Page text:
Neither of us said anything for a few moments. She continued, “What’s really weird…” My brain went on momentary pause as I tried to imagine anything weirder than my sister and her neighbor scrubbing frantically to recapture that cloud of turquoise paint she had unleashed in Van’s meticulously tidy garage. She continued, “…is that I had a manicure at 4:30.

“Wayne, I was blue. My arms were blue. My clothes were blue. My hair.” She groaned. I imagined her lovely blond hair clotted with streaks of Rust-Oleum® gloss Seaside. “I had two blue rings around my nose. I had to use Q-Tips to get the paint out of my nose.”

At this point in Karen’s story, Van walked in and the got on the phone with us. He asked, only half joking, what we found so funny about his garage getting coated in blue. “Everything,” I laughed. “Everything about this story.”

He conceded that the sight of blue rings around his wife’s nostrils was pretty funny.

After Van got off the phone, Karen and I talked some more. Her voice lowered just a bit when she confessed that this hadn’t been her first experience with spray-paint drift. Once before, she had used their backyard shed, “Van’s man cave,” as she called it, for another one of her projects involving spray paint. “That one wasn’t so bad because it wasn’t turquoise, it was more kind of silver.”

I asked if it was the same color as the ruined matt in their garage. 

“No, it was sparkly. Now Van has a sparkly man cave.”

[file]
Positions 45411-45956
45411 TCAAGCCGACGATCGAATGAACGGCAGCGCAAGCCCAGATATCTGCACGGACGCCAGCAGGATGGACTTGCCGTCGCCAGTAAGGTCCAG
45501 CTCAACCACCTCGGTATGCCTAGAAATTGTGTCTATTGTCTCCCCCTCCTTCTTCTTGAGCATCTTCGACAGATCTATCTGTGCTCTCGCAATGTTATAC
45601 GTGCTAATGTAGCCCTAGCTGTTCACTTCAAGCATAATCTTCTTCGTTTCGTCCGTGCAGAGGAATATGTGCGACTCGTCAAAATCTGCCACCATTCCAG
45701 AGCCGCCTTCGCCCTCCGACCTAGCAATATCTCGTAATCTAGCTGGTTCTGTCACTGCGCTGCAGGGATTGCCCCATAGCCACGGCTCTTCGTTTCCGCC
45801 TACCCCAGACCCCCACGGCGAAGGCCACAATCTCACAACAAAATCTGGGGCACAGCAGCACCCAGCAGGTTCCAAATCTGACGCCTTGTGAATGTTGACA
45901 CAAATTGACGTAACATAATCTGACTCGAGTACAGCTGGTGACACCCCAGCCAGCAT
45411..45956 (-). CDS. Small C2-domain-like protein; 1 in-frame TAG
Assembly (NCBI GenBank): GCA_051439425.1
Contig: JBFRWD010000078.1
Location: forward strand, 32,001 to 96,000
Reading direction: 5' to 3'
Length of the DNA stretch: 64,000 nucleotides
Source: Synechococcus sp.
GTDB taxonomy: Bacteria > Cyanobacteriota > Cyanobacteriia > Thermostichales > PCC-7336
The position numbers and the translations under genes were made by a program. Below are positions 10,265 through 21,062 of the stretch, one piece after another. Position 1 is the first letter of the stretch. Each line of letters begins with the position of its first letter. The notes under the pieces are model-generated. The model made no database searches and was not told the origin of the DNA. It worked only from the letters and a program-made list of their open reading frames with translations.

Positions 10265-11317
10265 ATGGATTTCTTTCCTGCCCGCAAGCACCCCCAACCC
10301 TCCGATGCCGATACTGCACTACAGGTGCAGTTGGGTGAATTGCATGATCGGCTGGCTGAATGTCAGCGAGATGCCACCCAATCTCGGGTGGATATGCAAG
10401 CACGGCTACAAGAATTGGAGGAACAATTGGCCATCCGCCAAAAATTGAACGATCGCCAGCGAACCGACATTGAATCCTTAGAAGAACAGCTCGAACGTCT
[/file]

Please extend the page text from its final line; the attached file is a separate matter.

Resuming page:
Karen’s not sure that the turquoise cabinet is going to work out in their cottage: “It’ll be pretty dominant, that’s what Van is worried about. And then the color will always remind him…” She didn’t have to finish the thought.

Before Van had got off our call, he asked me if Karen told me what color she had her nails done that afternoon at her manicure. I said she hadn't.

“She came back and they were blue!” he grumbled. “They match the cabinet. Same color as in the garage. I don’t know if I can look at them.”

“Why, Karen, why did you pick that color?” I managed to gasp.

The phone line was quiet while she pondered my question. Finally, she admitted, “I don’t know.”

Our mother’s old cabinet now has a new life, a piece of junk turned into a thing of beauty. Surely, it will survive another generation or two in Karen’s family. Perhaps along with the story of my turquoise-colored sister.